Bass Leech
  |  First Published: April 2005

Some of the best flies to use and tie are the simple patterns. The completed Bass Leech looks complicated but is an easily tied fly that works a treat on bass, saratoga, golden perch and even cod. It has plenty of flash and movement, which is probably the reason hungry fish regularly engulf it as it slowly sinks along the front of a weed bed or in a shaded area. Like all fly patterns, there is a huge range of colour combinations and variations in which this fly can be tied.


The Bass Leech gets its name from the way it moves in the water. I fish this fly with a couple of different stripping techniques. The first way is by doing three or four quick, yet short, strips and then letting the fly sink a little before repeating. This gives the fly an erratic action that the bass usually can’t resist. It works best when the bass are fairly active, usually early morning, late afternoon or when the barometer is over 1000hpa and rising. The second stripping technique consists of a single, long and fast strip and then a six to eight second pause as the fly sinks again. This one is great when the bass are a little lethargic and works well along the front of a weed bed during the day. Most strikes come as the fly is sinking or as you start the strip.

The third way of stripping the fly is with very short yet continuous mends (similar to fishing nymphs for trout) which gets the fly slowly moving through the water with a slightly weaving action. This is my favoured retrieve for saratoga and bass, especially along steep shaded banks, as the fly closely imitates the action of a leech wriggling through the water,


Like all flies, there are no hard and fast rules about which materials or colours you must use to tie the Bass Leech. The chenilles used for the body can vary a lot and some of my favourites include variegated, crystal, estaz and super salt. The backing material is zonker, which is a thin strip of dyed rabbit fur (or possibly cat if you hate moggies). The slightest twitch will see a lot of movement from the hair and even the tail will look like it is kicking along. The Estaz chenille gives some bulkiness to the fly (important for saratoga) and the longer fibres move when the fly is stripped to give a little flash. The bead chain eye encourages the fly to slowly sink between strips with a head down profile. I usually use a contrasting colour to the rest of the fly. Darker colours such as olive, brown, black, claret and purple seem to work well on Bass Leeches as they silhouette well against the back-drop of a weed-bed. The best hook to use is a stinger pattern, as outlined in the February fly, the Bass Buggerer.


Step 1. Tie in the black flat-waxed nylon thread with a jam knot (or similar) at the point where the hook starts to turn at the rear of the shank. Tie on the end of your Estaz chenille at this point as well, and then just let it hang. Advance the thread along the hook shank until it is just behind the eye of the hook.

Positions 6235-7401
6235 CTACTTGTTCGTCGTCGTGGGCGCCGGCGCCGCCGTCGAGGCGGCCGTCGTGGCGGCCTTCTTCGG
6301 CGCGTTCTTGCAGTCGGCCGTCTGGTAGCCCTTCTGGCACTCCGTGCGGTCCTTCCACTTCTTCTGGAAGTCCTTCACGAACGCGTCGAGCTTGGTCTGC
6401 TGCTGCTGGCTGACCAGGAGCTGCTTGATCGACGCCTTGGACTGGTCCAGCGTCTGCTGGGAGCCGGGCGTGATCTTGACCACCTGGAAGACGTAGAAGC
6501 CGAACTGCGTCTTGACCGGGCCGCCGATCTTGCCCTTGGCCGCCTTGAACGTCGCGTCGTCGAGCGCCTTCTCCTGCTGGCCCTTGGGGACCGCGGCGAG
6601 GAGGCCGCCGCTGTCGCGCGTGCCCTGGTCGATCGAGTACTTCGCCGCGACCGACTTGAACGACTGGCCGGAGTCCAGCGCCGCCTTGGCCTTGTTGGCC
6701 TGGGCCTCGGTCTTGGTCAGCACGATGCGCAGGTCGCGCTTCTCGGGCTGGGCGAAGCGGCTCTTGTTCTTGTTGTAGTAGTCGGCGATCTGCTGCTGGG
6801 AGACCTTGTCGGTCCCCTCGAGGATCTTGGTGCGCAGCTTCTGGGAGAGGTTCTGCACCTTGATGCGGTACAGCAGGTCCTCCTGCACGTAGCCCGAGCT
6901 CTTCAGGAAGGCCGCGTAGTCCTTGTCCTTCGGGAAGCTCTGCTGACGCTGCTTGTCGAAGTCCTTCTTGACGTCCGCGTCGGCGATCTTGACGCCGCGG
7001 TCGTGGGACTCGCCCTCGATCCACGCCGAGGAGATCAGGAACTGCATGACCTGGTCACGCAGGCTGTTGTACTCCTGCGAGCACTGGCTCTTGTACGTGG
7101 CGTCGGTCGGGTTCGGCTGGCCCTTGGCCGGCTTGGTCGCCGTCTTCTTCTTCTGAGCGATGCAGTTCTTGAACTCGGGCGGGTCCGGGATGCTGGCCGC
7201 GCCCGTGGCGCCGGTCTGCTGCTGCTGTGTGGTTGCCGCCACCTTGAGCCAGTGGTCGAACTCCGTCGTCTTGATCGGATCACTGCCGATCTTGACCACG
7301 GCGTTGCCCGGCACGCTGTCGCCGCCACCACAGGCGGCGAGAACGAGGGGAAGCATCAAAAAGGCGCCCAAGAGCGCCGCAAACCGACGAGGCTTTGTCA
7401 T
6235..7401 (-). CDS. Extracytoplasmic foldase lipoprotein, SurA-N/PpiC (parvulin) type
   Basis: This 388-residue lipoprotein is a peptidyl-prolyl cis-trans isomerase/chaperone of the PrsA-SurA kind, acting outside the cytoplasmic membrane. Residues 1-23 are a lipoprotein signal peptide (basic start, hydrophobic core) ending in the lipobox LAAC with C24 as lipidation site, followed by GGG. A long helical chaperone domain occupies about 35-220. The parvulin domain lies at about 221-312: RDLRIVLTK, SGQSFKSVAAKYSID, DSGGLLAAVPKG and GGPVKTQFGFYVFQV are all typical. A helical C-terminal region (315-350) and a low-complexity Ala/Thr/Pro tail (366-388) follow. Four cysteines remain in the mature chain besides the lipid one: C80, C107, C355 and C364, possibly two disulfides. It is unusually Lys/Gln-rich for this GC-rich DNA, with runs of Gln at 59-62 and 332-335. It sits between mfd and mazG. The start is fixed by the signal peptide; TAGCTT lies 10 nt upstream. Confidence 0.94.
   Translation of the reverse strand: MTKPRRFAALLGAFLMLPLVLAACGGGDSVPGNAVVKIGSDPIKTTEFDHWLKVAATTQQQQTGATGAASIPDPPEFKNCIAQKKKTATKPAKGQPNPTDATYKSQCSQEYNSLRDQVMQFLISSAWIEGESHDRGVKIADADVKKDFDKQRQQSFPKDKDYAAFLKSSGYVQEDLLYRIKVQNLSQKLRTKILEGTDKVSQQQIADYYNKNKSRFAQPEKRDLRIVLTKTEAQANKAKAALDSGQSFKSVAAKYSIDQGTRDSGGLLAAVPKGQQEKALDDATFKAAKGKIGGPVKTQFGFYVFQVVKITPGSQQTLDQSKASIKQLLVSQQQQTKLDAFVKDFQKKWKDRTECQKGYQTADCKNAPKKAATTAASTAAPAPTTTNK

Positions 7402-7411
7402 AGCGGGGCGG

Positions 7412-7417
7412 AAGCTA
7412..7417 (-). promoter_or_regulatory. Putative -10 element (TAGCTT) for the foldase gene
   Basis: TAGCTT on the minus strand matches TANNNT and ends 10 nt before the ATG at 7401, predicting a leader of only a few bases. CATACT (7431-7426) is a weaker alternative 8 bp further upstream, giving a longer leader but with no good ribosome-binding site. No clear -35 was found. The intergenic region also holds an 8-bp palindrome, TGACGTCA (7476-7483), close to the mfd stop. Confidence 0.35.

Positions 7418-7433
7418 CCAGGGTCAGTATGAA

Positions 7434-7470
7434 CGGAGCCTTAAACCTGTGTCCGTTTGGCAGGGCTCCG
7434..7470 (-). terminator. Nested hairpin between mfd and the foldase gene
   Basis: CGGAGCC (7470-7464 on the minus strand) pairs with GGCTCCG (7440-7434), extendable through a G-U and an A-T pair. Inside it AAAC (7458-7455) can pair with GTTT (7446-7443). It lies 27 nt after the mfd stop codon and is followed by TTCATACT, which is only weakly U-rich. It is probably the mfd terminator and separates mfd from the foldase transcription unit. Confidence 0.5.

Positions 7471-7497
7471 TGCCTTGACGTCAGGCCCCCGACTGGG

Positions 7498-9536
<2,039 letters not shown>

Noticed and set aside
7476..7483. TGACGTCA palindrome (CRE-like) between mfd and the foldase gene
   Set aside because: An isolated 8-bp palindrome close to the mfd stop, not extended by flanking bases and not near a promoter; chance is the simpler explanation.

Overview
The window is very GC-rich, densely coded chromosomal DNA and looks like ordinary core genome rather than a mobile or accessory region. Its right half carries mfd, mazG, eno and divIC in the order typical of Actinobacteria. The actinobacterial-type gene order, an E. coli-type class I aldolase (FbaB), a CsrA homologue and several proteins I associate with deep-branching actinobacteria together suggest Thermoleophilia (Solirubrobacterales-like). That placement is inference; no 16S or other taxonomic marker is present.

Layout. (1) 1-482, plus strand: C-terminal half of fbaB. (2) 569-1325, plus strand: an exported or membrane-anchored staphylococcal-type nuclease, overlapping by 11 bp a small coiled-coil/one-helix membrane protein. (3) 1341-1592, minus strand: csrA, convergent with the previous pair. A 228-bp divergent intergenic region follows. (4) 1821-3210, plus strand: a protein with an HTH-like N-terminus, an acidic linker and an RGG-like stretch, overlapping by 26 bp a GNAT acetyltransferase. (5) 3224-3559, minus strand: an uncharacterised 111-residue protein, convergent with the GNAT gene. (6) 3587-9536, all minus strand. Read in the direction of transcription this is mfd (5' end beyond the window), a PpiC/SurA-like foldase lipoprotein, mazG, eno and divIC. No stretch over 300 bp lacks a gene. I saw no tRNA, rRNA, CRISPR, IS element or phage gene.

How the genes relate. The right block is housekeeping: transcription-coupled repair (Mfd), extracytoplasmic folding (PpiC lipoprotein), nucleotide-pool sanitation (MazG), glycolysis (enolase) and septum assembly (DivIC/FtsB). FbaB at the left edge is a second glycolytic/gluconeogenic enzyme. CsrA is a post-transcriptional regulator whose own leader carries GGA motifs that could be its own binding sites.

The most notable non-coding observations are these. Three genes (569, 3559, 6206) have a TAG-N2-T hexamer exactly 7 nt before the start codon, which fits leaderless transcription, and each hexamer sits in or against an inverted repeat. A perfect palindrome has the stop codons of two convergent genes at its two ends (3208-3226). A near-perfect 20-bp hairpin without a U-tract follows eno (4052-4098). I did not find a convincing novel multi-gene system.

Step 2. Get a medium gold bead chain eye and attach it in about 3 to 4mm behind the eye of the hook with a series of figure eights. Whip finish off in front of the bead chain eye but do not cut off the remaining thread. Just leave the bobbin hanging.

Step 3. Palmer (wrap) the chenille along the hook shank up to the bead chain eye. Close wraps will give a bulkier fly and spread out wraps will give a finer fly. Place the Estaz between the two beads of the eyes (over the top) and whip finish it off with the thread between the eye of the hook and the eye of the fly.

Step 4. Choose a piece of zonker strip that is quite dense and cut a piece about twice as long as the shank length of the hook. Part the hair where you cut the skin so that the hair still has the nice tapered look at the tail. The natural fibre of the hair needs to lie backwards towards the tail of the fly as in the photo. At the front of the zonker (the end we will tie in at the head) cut it into a V shape. This will make it easier to tie in. Put the V-shaped end in the gap between the hook eye and the eye of the fly and tie in firmly with several wraps of thread. Whip-finish and cut off the remaining thread. Now tie the thread in with a jam knot, just behind the chenille at the rear of the fly. Part the hair where the thread wraps will go over (wet it if necessary) so that you are only tying down the skin and not the hair of the zonker strip. Make sure you have pulled the zonker tight when you are doing this so that it doesn’t bunch up after tying. Tie down the zonker and then whip-finish by hand, as you will not be able to use a whip finish tool this far back on the fly. Put a little head cement on the thread at each tie down point. Your Bass Leech is now ready for action


HOOK: Gamakatus B10S size 2

THREAD: Black flat-waxed nylon

EYE: Medium gold bead chain

BODY: Tiewell Black Estaz chenille

BACK: Olive-Variant Zonker-Strip

FINISH: Head cement

Reads: 87

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